The contract for the Safe Harbour Day Shelter is set to expire and if one city councillor has his way it won't continue in its current location.
The Safe Harbour Day Shelter on the corner of 51 Avenue and 49 Street provides a space for homeless people to stay while other shelters are closed during the day.
The location of the shelter across from the downtown liquor store has been controversial since it was revealed in 2014. The day shelter was previously run by the John Howard Society in a building on 51 Street but the NWT Disabilities Council took over when it moved to its current space. The day shelter opened in 2009 for what was to be a pilot project.
Coun. Adrian Bell has proposed council consider doubling city funding to the shelter next year, bringing it to $100,000 per year, but he has one request.
"I think it needs to be moved," he said.
With the contract expiring next month, he said an extension would be acceptable to give time to find a new location. He suggested it should be moved somewhere on the periphery of downtown.
"Without a doubt, the day shelter is an essential service," Bell said.
He's heard complaints from residents of Northern Heights as well as business people downtown about the current location.
"They say there's been a lot of negative spin-off activity - intoxicated individuals, litter and various other problems. As well as drinking in public," Bell said in an Aug. 24 interview with Yellowknifer.
He added in larger cities, a facility like the day shelter would be subject to input by city council. Bell said the 51 Street location also prompted complaints at the time.
The territorial government recently began talks with the NWT Disabilities Council about what comes next. The contract expires Sept. 30, although there is a clause for a one-year renewal up to three times, meaning the council could run the shelter for three more years in the space.
NWT Disabilities Council executive director Denise McKee stated in an e-mail Aug. 24 there is no definitive answer about what takes place as the deadline approaches but suggested an update could come soon. The Northwest Territories Health and Social Services Authority, which absorbed the Yellowknife Health and Social Services Authority at the start of the month, is responsible for the day shelter contract.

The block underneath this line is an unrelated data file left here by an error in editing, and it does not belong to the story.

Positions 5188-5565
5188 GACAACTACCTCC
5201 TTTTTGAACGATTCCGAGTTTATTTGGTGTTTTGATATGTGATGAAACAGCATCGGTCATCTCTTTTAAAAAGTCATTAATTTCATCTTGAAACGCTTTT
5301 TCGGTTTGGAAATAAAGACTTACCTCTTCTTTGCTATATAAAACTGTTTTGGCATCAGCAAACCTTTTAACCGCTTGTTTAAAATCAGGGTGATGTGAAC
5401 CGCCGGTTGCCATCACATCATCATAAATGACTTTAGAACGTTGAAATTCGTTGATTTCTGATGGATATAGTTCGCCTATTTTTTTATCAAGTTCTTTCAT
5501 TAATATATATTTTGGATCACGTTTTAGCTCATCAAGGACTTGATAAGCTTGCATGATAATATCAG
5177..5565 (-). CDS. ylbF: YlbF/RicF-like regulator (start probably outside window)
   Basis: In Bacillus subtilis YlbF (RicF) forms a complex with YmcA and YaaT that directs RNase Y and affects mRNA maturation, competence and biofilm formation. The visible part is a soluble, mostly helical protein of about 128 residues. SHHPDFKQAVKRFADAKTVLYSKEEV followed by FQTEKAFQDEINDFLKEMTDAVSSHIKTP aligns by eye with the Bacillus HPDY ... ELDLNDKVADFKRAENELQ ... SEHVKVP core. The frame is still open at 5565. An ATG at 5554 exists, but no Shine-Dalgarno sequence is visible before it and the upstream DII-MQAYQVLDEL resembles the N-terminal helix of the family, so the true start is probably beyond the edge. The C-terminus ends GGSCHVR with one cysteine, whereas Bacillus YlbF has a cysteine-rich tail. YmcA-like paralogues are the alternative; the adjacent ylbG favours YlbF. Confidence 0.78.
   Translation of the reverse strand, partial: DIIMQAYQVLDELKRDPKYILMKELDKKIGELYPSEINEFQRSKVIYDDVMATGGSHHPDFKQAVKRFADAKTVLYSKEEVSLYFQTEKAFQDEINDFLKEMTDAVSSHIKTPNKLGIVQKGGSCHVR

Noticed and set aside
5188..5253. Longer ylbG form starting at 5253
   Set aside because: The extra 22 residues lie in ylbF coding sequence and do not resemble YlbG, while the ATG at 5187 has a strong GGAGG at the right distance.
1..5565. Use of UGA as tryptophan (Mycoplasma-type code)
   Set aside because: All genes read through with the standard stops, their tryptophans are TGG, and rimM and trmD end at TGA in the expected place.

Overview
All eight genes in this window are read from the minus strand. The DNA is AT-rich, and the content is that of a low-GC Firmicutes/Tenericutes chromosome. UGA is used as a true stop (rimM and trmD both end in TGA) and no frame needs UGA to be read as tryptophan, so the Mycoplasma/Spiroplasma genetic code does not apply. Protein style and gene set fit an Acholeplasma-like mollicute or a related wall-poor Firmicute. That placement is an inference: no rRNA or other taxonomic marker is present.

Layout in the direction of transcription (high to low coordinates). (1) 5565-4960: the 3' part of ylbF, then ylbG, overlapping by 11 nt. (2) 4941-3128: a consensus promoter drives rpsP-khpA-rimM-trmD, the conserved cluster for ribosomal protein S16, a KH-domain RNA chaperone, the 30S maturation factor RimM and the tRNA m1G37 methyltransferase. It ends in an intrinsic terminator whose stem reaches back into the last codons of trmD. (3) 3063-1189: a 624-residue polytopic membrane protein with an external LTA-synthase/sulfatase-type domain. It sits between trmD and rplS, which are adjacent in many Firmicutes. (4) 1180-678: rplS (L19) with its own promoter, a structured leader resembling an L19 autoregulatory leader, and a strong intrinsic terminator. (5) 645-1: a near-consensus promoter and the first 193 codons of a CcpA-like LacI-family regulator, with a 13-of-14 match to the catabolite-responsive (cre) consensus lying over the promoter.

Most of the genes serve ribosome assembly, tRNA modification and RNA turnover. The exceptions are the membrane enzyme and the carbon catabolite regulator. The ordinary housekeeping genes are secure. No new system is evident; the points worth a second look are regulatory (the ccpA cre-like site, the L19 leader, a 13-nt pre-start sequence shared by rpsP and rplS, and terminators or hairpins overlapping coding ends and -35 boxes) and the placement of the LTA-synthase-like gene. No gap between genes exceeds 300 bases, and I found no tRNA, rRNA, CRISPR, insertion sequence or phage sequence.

"Obviously we need to have some solution here before it starts getting colder. We're working toward that," said Robert Tordiff with the authority in an interview last week prior to the start of discussions.
He said it would be premature to say whether or not the contract would be extended at the time of the interview.
"We have to confirm with the contractor whether (an extension) is a possibility, whether there is an interest in it," he said.
Asked if an extension is desired, he said the authority knows it's a critical service.
"We know that the service is needed," Tordiff said. "It's important to understand that we're providing an important service for the population and it's part of a broader approach to services."
Les Harrison, who had been CEO of the Yellowknife health authority, attended a meeting early last month of the Northern Heights condo board, where complaints about the day shelter and its users were raised by residents of the 49 Street building.
Harrison was not made available by the Department of Health and Social Services for an interview about the meeting, although Tordiff said he had been told about what occurred.
Some residents expressed concern about how their property values have been affected, according to at least one person who attended the meeting.
"I think by and large folks were understanding about the nature and the need of the shelter ... I think it's fair to say there's an understanding, a respect for the concerns that the condo corporation has expressed," Tordiff said.